Wiretapped Plaintiffs Win Rare But Hollow Victory

April 5, 2010
Guest Post

By Amanda Frost, associate professor of law, American University Washington College of Law

Plaintiffs have won a rare victory against the government in a case involving the state secrets privilege. On April 1, 2010, Federal District Judge Vaughn Walker ruled in favor of Al-Haramain Islamic Foundation, Inc., a now-defunct Islamic charity that had sued the government for intercepting its employees' international telephone conversations without obtaining a warrant. Al-Haramain claimed the government's warrantless wiretap violated the Foreign Intelligence Surveillance Act (FISA), a federal law that limits the government's ability to eavesdrop on its citizens. The case is one of several challenging the National Security Agency's warrantless wiretapping program. The government has responded to all such lawsuits by arguing because its surveillance activities concern national security, the state secrets privilege requires dismissal of claims that it violated FISA.

Yet FISA was enacted for the very purpose of preventing the government from eavesdropping without a warrant, and it provides a mechanism by which individuals or groups who believe they have been victims of an unlawful government wiretap can seek redress in the courts even when the claim relies on classified evidence. Under FISA, if a plaintiff establishes a "colorable basis" for believing that it has been subject to unlawful surveillance, the Court can then examine classified evidence in camera to determine whether the surveillance occurred, and if so whether it was lawful.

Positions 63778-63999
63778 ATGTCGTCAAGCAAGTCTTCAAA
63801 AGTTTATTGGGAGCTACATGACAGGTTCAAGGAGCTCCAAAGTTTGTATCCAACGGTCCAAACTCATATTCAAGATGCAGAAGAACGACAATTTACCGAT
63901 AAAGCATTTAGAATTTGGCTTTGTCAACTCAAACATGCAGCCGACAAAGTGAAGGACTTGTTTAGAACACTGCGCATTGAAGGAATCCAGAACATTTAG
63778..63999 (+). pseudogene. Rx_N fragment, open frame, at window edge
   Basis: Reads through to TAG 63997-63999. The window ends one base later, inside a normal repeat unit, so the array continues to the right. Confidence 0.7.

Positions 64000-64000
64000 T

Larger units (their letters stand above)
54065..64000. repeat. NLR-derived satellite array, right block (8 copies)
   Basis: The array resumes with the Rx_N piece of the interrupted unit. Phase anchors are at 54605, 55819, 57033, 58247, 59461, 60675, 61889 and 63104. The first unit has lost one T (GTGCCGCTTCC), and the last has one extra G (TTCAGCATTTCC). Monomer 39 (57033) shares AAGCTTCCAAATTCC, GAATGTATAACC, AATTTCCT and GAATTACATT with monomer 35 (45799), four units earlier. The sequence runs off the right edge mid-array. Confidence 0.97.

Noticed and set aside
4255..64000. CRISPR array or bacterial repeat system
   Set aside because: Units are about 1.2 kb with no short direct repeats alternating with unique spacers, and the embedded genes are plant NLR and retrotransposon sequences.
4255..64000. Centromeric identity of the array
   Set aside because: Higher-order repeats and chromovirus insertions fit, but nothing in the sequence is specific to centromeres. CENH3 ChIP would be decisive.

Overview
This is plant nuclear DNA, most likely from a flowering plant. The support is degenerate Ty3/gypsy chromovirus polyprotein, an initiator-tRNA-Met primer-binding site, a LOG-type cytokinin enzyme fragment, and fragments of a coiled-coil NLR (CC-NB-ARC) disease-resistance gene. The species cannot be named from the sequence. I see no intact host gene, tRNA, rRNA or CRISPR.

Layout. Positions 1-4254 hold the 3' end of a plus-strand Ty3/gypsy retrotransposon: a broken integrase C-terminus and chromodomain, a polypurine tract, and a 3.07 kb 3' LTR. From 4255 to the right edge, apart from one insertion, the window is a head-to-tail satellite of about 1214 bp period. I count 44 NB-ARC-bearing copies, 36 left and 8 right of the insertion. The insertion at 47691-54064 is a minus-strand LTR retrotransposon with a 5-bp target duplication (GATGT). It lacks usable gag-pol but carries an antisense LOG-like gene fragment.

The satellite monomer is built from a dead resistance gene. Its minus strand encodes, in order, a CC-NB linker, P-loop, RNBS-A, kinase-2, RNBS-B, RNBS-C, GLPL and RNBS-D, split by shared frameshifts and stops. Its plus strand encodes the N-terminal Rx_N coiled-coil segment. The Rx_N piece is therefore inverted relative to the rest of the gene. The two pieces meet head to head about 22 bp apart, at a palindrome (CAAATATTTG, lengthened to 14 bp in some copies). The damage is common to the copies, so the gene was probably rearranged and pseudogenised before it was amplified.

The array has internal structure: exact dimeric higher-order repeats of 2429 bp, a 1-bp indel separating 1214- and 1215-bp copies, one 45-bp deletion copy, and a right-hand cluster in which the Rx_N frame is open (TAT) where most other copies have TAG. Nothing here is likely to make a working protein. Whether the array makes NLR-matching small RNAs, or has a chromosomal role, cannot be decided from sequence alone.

Al-Haramain met its burden by producing non-classified evidence that it had been the subject of such surveillance -including statements by government officials admitting as much. (In addition, the government had inadvertently produced a classified document acknowledging that Al-Haramain was wiretapped, though that document was excluded from the Court's consideration.) Unfortunately, the government refused to respond to the merits of plaintiffs' claims. Rather than dispute whether Al-Haramain had been subject to surveillance, or contend that the surveillance was lawful, the government continued to argue that the state secrets privilege barred introduction of any evidence relevant to those questions.

So it should come as no surprise that the government lost its case. Clearly frustrated by the government's "intransigence," Judge Walker concluded that he had no choice to rule in favor of the plaintiffs after the government failed to address Al-Haramain's claims that it had been the subject of unlawful surveillance.

This "victory" for the plaintiffs is unsatisfying for just about everyone. Because the government refused to respond to the merits of plaintiffs' claim, the case sheds no light on NSA's warrantless surveillance program. Just as disappointing, the government forfeited an opportunity to work with the court and the plaintiffs to create a model for future civil litigation involving classified information. Judge Walker ordered the government to process security clearances for plaintiffs' attorneys and to work with plaintiffs to create a protective order governing use of classified information-all reasonable steps that could have protected the classified information at issue while enabling the plaintiffs to seek judicial review of their FISA claim. Yet the government refused to participate in this process, preferring instead to argue that it alone controls access to information about whether it violated the law. Accordingly, the win is a hollow one for those who hope to see executive branch work with the courts rather than claim immunity from judicial oversight.

[Image via Jinx!.]